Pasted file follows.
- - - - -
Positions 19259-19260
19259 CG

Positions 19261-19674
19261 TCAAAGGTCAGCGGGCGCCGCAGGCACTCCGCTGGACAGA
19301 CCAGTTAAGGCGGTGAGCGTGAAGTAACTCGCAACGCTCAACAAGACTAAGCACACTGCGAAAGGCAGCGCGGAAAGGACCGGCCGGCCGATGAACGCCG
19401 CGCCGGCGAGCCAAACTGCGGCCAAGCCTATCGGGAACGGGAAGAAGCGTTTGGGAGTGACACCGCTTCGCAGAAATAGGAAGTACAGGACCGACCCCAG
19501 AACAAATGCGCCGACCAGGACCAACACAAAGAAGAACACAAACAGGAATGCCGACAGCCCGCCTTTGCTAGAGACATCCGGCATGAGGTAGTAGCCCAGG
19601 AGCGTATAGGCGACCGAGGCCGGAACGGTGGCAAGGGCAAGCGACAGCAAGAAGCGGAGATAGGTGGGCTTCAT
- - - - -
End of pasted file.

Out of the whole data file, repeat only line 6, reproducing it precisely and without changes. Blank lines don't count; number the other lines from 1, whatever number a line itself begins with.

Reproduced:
19401 CGCCGGCGAGCCAAACTGCGGCCAAGCCTATCGGGAACGGGAAGAAGCGTTTGGGAGTGACACCGCTTCGCAGAAATAGGAAGTACAGGACCGACCCCAG